The Indonesian government has postponed its implementation of regulation mandating coal exporters to use Indonesian maritime carriers and insurers.
Concerns regarding the proposal’s possibly crippling impact on international trade figured into the government’s decision to stay its hand, according to a report by S&P Platts. The trade ministry was given a year to revise its rules, sources said.
The regulation’s wording allegedly contained ambiguities which could have adverse effects on exporters’ activities, worrying many market players.
“This regulation is still not ready. It is too general. There are no detailed guidelines or instructions,” an official of an Indonesian coal company told S&P Platts.
There is also a shortage of Indonesian-flagged vessels to carry the coal, it was stated. According to Hendra Sinadia, executive director of the Indonesian Coal Mining Association, the country exports 30 million to 35 million tonnes of coal a month, but the capacity of Indonesian-flagged ships suitable to carrying the coal is only at four million tonnes.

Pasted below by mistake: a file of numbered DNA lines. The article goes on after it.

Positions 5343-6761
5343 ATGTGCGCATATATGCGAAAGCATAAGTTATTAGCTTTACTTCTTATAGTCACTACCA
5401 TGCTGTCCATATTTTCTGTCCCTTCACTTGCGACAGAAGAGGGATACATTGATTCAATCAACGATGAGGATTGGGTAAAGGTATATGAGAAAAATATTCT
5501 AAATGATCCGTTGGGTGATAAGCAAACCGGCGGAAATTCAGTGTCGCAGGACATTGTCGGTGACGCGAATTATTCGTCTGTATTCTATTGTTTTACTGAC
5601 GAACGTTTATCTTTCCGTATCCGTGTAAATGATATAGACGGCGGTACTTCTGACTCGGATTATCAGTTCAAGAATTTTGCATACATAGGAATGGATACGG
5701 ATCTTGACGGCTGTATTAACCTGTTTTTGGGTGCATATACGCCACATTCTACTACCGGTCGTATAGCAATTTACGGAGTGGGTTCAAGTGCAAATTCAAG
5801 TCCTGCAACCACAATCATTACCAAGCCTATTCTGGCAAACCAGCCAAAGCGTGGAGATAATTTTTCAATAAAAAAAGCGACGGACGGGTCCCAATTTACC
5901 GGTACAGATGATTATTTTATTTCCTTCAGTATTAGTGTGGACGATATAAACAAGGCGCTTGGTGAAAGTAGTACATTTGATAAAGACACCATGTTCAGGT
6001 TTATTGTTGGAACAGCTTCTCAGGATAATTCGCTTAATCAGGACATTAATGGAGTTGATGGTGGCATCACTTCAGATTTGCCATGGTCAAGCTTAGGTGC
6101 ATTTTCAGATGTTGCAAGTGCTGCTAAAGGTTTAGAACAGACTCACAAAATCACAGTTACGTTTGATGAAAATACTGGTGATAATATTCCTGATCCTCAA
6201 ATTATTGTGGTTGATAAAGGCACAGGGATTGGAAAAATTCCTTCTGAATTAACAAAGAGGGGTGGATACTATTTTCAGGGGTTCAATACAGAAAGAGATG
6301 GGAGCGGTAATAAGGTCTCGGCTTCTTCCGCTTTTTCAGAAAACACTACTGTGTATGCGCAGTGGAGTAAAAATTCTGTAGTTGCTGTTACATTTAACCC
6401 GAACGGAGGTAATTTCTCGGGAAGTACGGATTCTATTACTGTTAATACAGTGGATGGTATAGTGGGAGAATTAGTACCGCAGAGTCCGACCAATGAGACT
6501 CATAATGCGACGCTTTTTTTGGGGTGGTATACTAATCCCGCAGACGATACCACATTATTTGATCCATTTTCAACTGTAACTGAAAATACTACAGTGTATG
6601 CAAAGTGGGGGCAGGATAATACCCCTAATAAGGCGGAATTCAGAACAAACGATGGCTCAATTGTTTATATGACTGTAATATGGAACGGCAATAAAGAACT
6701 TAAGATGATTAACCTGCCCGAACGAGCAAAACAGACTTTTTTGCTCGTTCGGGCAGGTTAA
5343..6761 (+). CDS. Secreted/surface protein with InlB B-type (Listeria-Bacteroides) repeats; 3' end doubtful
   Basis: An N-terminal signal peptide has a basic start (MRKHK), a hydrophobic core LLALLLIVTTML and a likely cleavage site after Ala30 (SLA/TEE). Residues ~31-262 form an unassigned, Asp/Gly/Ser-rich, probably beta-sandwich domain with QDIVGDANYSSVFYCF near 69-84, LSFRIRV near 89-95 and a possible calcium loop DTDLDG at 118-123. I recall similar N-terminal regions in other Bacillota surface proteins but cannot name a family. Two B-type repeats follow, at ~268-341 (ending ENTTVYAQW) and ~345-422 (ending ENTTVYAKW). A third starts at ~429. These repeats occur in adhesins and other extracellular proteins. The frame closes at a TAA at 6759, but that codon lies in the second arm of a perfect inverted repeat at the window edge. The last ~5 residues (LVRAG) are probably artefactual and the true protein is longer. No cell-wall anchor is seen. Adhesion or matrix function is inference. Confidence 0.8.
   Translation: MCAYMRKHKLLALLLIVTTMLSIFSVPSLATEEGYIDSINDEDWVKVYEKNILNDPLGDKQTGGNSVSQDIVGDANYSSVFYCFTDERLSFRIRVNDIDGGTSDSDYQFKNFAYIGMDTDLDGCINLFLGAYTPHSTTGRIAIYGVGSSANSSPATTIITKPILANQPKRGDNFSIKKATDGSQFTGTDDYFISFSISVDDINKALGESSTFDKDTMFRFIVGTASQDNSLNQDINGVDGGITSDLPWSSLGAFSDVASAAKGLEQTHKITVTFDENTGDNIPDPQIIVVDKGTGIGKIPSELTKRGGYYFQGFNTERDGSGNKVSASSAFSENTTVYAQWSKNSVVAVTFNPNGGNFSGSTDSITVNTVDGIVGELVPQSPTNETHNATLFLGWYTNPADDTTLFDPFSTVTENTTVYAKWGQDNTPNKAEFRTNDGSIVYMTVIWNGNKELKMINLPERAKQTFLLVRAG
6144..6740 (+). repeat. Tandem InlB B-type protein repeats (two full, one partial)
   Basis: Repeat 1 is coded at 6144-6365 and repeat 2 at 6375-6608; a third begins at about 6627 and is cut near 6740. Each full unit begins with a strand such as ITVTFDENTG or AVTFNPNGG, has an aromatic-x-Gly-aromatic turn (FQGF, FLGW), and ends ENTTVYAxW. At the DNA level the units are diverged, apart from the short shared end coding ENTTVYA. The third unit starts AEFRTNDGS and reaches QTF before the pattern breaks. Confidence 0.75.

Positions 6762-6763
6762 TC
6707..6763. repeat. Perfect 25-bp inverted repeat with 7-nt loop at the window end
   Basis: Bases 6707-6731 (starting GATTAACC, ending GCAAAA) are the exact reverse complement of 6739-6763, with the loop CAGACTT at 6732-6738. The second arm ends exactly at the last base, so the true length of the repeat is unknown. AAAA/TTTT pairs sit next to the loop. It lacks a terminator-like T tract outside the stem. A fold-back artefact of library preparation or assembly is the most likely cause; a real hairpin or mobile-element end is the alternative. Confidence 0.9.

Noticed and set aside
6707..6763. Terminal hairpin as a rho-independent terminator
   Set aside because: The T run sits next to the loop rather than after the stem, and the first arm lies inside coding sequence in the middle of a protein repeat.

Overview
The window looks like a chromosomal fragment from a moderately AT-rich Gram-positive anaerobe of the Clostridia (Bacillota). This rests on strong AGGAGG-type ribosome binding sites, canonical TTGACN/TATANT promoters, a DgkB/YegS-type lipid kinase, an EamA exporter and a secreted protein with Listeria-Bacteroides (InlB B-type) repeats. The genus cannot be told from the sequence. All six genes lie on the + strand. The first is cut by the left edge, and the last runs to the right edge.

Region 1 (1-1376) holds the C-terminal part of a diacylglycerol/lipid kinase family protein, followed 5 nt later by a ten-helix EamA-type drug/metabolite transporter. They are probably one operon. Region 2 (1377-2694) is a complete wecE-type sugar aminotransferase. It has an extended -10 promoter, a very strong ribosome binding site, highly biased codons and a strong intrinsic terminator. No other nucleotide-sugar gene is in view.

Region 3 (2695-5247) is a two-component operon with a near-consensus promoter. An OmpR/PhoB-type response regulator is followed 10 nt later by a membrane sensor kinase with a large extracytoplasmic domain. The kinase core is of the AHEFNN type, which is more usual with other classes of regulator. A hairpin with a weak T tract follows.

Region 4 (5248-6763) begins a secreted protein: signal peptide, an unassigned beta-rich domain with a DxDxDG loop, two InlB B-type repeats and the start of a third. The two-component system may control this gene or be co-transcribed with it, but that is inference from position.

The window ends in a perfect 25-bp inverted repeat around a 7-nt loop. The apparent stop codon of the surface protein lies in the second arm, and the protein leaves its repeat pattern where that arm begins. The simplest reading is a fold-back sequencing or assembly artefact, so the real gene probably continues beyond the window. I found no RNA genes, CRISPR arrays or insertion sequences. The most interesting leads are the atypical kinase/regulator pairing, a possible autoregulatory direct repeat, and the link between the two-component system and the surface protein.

The government will consult with coal exporters, shipping firms, and marine insurance companies in drafting the new regulations, which will also apply to exporters of crude palm oil, which is a major export of Indonesia.